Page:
Little House on the Prairie
Laura Ingalls Wilder
This suggested script is taken from chapter 11, "Indians in the House," in which the Ingalls family is visited by nearby neighbors; mysterious and demanding Indian men.

SUGGESTED STAGING:
The narrator stands at a lectern. Laura and Mary sit on low stools. Pa and Ma sit on chairs.

NARRATOR'S OPENING LINES:

We shall present a scene from Little House on the Prairie by Laura Ingalls Wilder. The characters are Laura Ingalls, read by ________; her well-behaved sister, Mary, read by ________; their Ma, a quiet but courageous woman, read by ________; and their Pa, a fair, honest man, read by ________. I, _________,am the narrator.

Since the Ingalls family moved West, Laura has hoped to see Indians. Even though their log cabin stands close to an old Indian trail, Laura has been disappointed, until one day her father goes hunting, leaving the dog, Jack, to guard his home and family.

SCRIPTING SUGGESTIONS:

    1. Begin the scene with Pa's telling Jack he cannot go along.
    2. Throughout the script include instructions to tell the reader what voice or facial expressions to use, such as frightened, startled, relieved.
    3. After Pa tells the girls not to unchain Jack, have the narrator say that Laura and Mary feel sorry for Jack and play near him all morning. Suddenly, as Jack stands and growls, Laura sees two strange men walking toward the house.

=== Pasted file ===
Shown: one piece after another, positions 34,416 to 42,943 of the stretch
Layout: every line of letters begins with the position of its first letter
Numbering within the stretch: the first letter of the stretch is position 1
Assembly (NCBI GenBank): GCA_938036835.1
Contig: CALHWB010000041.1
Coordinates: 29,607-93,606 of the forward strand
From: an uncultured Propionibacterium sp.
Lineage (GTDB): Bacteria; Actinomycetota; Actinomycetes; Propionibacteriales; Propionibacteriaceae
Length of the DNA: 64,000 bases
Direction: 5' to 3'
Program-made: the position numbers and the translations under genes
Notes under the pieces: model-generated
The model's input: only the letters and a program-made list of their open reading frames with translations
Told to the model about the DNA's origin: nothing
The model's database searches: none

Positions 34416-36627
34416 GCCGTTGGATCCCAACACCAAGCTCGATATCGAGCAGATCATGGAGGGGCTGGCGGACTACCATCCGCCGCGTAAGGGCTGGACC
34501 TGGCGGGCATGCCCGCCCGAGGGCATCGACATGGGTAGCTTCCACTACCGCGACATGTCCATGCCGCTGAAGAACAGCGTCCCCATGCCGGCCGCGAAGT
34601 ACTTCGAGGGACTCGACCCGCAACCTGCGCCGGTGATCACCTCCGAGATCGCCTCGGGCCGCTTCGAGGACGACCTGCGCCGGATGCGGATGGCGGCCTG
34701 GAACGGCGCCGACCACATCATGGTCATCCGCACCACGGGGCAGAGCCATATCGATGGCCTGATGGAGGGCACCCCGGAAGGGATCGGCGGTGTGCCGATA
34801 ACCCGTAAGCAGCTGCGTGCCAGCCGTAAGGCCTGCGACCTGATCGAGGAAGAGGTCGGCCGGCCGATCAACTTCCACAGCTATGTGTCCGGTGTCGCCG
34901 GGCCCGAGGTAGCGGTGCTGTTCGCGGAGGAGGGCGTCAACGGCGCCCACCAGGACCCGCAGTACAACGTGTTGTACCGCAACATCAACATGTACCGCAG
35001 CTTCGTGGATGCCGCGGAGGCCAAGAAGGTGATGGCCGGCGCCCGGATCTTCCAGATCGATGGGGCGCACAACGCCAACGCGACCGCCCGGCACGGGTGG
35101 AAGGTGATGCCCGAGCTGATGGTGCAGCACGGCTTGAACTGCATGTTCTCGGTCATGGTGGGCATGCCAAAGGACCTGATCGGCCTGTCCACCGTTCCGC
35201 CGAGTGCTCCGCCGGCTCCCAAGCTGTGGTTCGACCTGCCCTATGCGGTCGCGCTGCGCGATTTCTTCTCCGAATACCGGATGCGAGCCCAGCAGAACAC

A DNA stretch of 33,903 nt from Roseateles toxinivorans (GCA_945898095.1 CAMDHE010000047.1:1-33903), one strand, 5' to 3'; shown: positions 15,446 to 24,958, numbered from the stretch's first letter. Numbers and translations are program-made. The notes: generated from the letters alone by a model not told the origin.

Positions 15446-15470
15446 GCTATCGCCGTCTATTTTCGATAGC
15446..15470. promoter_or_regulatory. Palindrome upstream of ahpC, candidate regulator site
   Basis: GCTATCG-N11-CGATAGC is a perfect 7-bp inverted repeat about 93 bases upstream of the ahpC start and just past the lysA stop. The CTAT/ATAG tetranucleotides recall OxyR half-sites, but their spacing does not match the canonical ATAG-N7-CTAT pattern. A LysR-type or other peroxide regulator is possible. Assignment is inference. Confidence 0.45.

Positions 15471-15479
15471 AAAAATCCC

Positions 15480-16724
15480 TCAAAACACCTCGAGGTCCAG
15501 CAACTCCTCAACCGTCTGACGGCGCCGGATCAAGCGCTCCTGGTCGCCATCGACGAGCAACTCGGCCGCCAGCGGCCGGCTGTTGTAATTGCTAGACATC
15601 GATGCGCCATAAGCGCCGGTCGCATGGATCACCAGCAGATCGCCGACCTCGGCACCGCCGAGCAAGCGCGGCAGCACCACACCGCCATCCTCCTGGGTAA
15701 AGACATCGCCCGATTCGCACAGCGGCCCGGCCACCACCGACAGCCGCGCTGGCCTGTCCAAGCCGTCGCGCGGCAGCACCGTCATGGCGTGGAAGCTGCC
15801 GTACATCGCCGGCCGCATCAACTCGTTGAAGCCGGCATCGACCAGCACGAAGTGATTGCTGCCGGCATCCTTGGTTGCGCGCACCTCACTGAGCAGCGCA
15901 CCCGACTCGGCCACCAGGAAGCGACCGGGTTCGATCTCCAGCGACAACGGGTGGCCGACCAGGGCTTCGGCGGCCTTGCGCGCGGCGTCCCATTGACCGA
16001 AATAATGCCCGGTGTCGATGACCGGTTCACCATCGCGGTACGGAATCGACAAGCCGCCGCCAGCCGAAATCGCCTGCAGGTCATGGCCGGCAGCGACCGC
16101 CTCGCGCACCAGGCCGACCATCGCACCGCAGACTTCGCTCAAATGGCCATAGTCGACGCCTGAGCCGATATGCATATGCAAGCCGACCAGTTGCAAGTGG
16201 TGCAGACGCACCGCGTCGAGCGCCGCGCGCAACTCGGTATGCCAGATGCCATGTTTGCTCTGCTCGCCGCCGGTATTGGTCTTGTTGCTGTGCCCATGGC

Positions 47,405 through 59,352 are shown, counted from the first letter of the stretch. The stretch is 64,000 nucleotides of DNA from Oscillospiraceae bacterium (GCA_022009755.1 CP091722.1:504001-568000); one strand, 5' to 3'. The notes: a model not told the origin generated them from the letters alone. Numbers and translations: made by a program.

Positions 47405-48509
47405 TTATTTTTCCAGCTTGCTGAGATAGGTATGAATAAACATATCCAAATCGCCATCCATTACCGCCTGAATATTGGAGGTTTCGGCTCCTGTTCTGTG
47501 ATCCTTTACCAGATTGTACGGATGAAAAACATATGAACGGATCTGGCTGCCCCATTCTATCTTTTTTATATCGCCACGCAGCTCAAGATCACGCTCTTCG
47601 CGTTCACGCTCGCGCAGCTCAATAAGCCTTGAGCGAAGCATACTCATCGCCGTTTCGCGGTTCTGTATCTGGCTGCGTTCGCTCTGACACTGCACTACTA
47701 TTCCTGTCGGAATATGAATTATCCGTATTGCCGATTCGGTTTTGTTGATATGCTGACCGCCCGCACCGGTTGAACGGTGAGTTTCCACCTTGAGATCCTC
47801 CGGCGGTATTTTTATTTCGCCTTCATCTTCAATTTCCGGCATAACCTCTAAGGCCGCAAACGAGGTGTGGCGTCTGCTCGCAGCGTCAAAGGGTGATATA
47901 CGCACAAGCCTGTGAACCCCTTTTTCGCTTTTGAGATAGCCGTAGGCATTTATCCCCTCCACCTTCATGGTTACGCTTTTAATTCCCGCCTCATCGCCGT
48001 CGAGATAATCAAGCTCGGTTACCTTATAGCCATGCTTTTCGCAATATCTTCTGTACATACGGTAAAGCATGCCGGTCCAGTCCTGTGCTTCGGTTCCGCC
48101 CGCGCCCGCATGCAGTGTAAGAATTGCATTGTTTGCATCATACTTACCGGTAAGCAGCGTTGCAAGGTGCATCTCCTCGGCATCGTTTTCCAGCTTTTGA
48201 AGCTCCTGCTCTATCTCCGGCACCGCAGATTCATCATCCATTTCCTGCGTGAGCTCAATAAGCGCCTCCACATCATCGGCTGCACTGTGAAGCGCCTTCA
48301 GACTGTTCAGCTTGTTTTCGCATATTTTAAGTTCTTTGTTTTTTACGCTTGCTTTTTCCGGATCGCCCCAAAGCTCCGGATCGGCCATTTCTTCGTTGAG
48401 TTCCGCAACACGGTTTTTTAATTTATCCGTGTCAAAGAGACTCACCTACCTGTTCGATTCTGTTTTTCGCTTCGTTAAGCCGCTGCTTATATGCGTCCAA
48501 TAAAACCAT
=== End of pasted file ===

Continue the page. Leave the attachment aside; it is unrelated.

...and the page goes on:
4. Continue with Laura's telling Mary to look.
    5. Instruct the readers to stage-whisper so that they can be heard.
    6. After Mary says that they should not leave Ma alone with the Indians, have the narrator say that the girls tear themselves away from Jack's protection and force themselves to enter the cabin. Standing before the hearth are the two Indian men demanding with stony-faced gestures that Ma cook a meal for them. Laura watches from behind a wooden plank until satisfied at last, the men stalk out.

    7. Continue by having Ma sigh aloud and let Mary respond as written.

    8. After Ma comments about skunk skins, have Laura briefly describe to Ma why they left Jack and came inside.

    9. Have Ma tell the girls that they were brave and then continue by saying that they need to prepare dinner.

    10. Let the narrator say that Laura had just finished setting the table when Pa arrives home.

    11. Then let Laura say in a frightened voice, "Pa, oh, Pa! Indians!"

    12. Continue as Pa asks what is the matter and if Laura has seen Indians.

    13. Have Pa stop after the word "band," and have Ma shake her head as written.

    14. Continue with Pa's telling the girls to come with him to skin the rabbit. Continue his speech with his plans for the rabbit skin.

    15. Have Laura tell Pa what she thinks would have happened if they had let Jack loose, then continue with the dialogue as written.

    16. End the scene with Pa's saying that no harm will come to the girls if they always obey.

    NARRATOR'S CLOSING LINES:
    It is not easy for Laura to be obedient. Sometimes she feels jealous of Mary, who seems truly to enjoy being good. But on the wide, flat prairie each is the other's only playmate. The months of building a new home and preparing for the future give the girls, as well as their parents, busy days filled with work, play, and many exciting challenges.

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